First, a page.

“Ten bucks,” he repeated. He was going to go broke working for money like this, but he just couldn’t make himself charge her more.

He went to work and it took him about half an hour to do the job after which he walked back into the front room where she sat in front of her TV.

“I’m done now,” he said.

“Let me bring you your money,” she said as she stood from her chair and went into the kitchen.

Jacob looked around the room, saw the door which he entered through, and remembered the squeak. He extracted a can of oil from his toolbox, oiled the pins on the door, and still had the oilcan in his hand when the lady came back.

“What are you doing?” she asked. “Are you fixing my squeak?” She seemed concerned.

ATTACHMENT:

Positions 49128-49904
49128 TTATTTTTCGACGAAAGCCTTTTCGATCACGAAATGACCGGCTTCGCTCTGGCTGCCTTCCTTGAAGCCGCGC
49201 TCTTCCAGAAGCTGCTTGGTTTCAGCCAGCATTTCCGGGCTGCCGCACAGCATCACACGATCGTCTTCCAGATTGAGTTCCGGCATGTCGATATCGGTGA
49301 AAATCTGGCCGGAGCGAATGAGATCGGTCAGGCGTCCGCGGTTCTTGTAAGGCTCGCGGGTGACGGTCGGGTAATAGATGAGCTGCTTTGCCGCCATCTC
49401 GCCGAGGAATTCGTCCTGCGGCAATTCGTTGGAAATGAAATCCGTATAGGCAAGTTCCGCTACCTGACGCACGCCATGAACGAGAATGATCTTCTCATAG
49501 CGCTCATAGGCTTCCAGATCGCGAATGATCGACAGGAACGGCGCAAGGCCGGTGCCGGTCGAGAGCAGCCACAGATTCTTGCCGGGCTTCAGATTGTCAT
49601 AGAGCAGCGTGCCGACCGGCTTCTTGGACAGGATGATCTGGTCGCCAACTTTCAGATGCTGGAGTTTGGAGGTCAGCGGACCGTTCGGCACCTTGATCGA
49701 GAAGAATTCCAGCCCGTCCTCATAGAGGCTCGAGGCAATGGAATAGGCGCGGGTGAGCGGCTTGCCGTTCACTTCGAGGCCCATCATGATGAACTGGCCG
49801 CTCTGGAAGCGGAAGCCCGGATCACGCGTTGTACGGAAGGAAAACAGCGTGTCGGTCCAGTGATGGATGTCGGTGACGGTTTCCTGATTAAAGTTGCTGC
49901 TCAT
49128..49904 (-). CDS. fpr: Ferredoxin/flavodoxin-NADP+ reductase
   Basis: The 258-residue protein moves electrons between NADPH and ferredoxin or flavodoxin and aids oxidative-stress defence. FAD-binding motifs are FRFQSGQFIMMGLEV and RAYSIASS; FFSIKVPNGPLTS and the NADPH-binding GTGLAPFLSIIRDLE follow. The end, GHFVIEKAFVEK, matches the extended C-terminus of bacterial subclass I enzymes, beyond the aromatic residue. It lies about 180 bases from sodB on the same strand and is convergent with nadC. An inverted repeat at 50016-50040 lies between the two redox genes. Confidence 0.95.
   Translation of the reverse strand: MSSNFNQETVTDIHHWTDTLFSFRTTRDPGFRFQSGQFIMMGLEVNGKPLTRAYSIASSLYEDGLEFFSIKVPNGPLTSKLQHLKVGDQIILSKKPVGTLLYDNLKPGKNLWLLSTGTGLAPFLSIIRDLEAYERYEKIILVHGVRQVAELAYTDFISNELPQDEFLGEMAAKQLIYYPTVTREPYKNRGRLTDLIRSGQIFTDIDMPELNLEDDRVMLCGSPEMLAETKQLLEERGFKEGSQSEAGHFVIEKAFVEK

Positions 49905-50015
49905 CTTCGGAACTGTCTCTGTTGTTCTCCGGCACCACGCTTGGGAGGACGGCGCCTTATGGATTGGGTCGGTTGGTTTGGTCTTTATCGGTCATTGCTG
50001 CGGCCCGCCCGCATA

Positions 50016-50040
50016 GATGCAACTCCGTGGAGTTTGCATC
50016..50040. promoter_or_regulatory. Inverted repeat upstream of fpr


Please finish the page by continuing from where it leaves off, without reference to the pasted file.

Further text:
“Yes, Ma’am,” he replied. “I hope you don’t mind.”

“No, I don’t mind,” she said, handing a ten-dollar bill in his direction.

He sat the oil can down on the table and took the bill that was still cold from the freezer.

“But that squeak saved my late husband’s life once upon a time?” she continued.

“Saved your husband’s life?” Jacob was intrigued. “How did that happen?”
Her eyes fixed on the door and took on a glaze that made her look as if she were seeing another time.

“Years ago,” she said, “my husband was a bootlegger and had some dealings with some pretty unsavory characters. One of them took a notion that my husband had cheated him, and maybe he had for all I know.

“But one evening as my husband was standing in the kitchen door talking to me as I made supper, we heard that door squeak. My husband turned around and it was this fellow coming in with a gun. My husband grabbed his gun of the kitchen table and killed the man where he stood. So that squeak saved his life.

“I’d been after him to fix it before that, but he never got around to it, and he sure didn’t afterward. Then, when he died, I never had the heart to, but I’m glad you did, son, it’s time somebody took away my squeak.”